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Climate Servo Alternatives

Started by sutekh, 22 March 2022, 06:25 PM


Hello! Second post having recently acquired a '79 300SD. The seller of my vehicle claimed the climate control and specifically heater was 100% functional, but to my disappoint (if not surprise), that's not the case. I only get cold air regardless of the temp wheel position or buttons pressed. I also don't hear the servo park after shutdown. I'll verify, but for the purpose of this post I'm going to assume it's seized.

I have the utmost respect for those who work hard to keep their vehicles 100% original. I have vehicles in that category myself, but that isn't my intent here. Frankly stated and qualified by personal experience with two different r107s, the Chrysler-derived OE ACCII servo is a terrible design. I have no desire to spend money replacing / maintaining one.

So... Of the two commercially available options I'm aware of, which have forum members who've installed them had good experiences with?

I believe the later was more recently developed by forum member @Blue300SD. Do both provide full, original functionality? Any reliability concerns one vs. the other? Do they install without butchering original wiring and vacuum plumbing (I'd like to be able to re-install an OE servo if necessary)?

Thanks in advance for any insights!


Anything offered aftermarket will require butchering something to some degree.  In addition, if any of the vacuum actuators have ruptured diaphragms, nothing will work regardless of what system is on the car. 

I have two W116 cars with this Chrysler system on them.  I repaired both of them at the same time 7-8 years ago, and for 7-8 years of regular use I have had zero problem with the original system.  I don't understand the hate these systems get.  If done correctly, and the amplifier is replaced in unison with the servo, then there are usually no hidden issues to worry about.  And no, they system isn't the best that could have been utilized, but it works well when repaired correctly.  If anything, the air volume output is quite anemic, but so was the output volume of the early systems that were manually controlled.  But that's just the nature of the beast. 

In light of my aforementioned commentary, I can't condone anything aftermarket.  While I have no experience with them, they may work fine for all I know.  I just can't fathom reinventing the wheel for the sake of falling short on thoroughness when attempting to repair the original system.   
1966 250se coupe`,black/dark green leather
1970 600 midnight blue/parchment leather
1971 300sel 6.3,papyrus white/dark red leather
1975 450se, pine green metallic/green leather
1973 300sel 4.5,silver blue metallic/blue leather
1979 450sel 516 red/bamboo


Indeed the system does make some folks want to drop kick the thing, but I find the ACC system kind of weirdly quaint and when it does work it actually does an adequate job of heating and cooling.  Remember too that modern HVAC system are of course vastly superior to 70's tech, so taking this into account I would agree with Aaron that any modern hack will likely not be much better in terms of performance.  Vacuum leaks are usually the first port of call as the ACC system is heavily dependent on vacuum so if you have leaks then it won't work at all or you will get sporadic operation which is of course even more frustrating :o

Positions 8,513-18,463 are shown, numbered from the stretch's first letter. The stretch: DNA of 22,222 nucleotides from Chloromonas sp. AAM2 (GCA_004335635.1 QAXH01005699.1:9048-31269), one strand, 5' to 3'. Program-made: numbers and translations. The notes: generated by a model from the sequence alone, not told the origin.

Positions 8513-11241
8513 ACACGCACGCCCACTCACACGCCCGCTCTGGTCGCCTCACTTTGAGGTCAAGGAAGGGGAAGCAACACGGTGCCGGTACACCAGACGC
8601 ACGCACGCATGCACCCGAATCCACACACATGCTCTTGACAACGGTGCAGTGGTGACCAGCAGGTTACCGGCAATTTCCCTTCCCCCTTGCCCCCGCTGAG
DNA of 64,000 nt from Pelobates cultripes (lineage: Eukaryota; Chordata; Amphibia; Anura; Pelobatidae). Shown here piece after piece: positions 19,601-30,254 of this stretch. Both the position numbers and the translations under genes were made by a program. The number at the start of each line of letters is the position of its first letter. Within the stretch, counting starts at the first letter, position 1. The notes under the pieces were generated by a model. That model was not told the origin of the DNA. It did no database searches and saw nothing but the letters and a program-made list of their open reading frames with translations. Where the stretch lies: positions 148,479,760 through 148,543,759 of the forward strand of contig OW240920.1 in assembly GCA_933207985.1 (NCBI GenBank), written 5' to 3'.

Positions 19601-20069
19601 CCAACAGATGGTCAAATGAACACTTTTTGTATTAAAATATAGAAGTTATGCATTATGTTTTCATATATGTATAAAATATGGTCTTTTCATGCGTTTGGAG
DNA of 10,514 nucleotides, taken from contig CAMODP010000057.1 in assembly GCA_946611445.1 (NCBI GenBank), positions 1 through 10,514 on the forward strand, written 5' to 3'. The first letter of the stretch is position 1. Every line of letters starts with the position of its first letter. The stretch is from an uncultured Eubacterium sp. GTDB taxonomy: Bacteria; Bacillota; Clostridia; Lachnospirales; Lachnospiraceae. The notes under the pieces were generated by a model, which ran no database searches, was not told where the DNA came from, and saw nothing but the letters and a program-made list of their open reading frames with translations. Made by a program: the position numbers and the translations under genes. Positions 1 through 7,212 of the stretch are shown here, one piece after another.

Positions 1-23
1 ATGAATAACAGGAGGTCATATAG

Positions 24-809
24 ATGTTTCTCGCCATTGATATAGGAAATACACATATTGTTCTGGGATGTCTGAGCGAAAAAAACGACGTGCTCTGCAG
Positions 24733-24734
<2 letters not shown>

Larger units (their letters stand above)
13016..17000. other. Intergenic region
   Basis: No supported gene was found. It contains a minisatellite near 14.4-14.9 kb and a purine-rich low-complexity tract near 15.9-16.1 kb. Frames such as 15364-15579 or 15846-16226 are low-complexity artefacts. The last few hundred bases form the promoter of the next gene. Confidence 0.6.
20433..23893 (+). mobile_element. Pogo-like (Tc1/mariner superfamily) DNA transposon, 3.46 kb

1977 450 SEL 6.9 - Astralsilber


Thanks for the insights! I'm still anxious to hear from anyone with either aftermarket alternative installed.

With respect to other's opinions, I will not be investing time / money into the OE servo system & amplifier on this car. I've rebuilt servos on those aforementioned r107s and seen very plainly where their faults lie. While they may work adequately when new or after rebuild, the complex clockwork of rotating vacuum seals and coolant passages given the material science of the day just isn't a recipe for reliability--hence the reason I believe they get that hate and generally don't work on cars not meticulously maintained and enthusiast owned.

Good news is that I've put my MightVac to the actuator lines, and everything seems to be exercising properly and holding vacuum. I also believe, having looked at the install docs for each modern alternative, that I should be able to install either without butchering anything. Some hoses will need to be re-routed or extended and wires jumpered, but I don't see that anything needs to be cut, drilled, or otherwise permanently modified.


I purchased 2 of the UT units years ago. They work great and you can install them quite easily.
Some are born great, some achieve greatness and some have greatness thrust upon them.

john erbe

Likewise, I've got the UT unit on my 6.9. Works great.

john erbe

Likewise, I've got the UT unit on my 6.9. Works great.


First of all Sutekh, congratulations on your lovely example and welcome.

I have the Hamilton setup in my car. It works Just Fine and is easy to revert - there is no cutting or hacking of factory wiring or systems. I'm into electronics and I like his kit - the quality is good.

The only thing I don't love about it is that when you have the climate control off, or you turn the car off, the W201 vacuum-controlled water valve these systems use opens up, allowing hot water into the heater core. When I get back into the car 10-15 minutes later and want cool air or A/C, I have to accept a brief sauna.

I must confess - I have never owned one of these with a working servo. Does the "parking" do the same - the servo parks in the open position?

The design choice makes sense from a failsafe perspective... but I still hate the hot air blast!

I got unlucky and my W201 valve failed within two years... cheap part, bought another off FCP Euro, easy fix.
1979 300SD #6680 - Astralsilber - 152,750km
1998 E300 Turbodiesel - Rauchsilber - 164,000km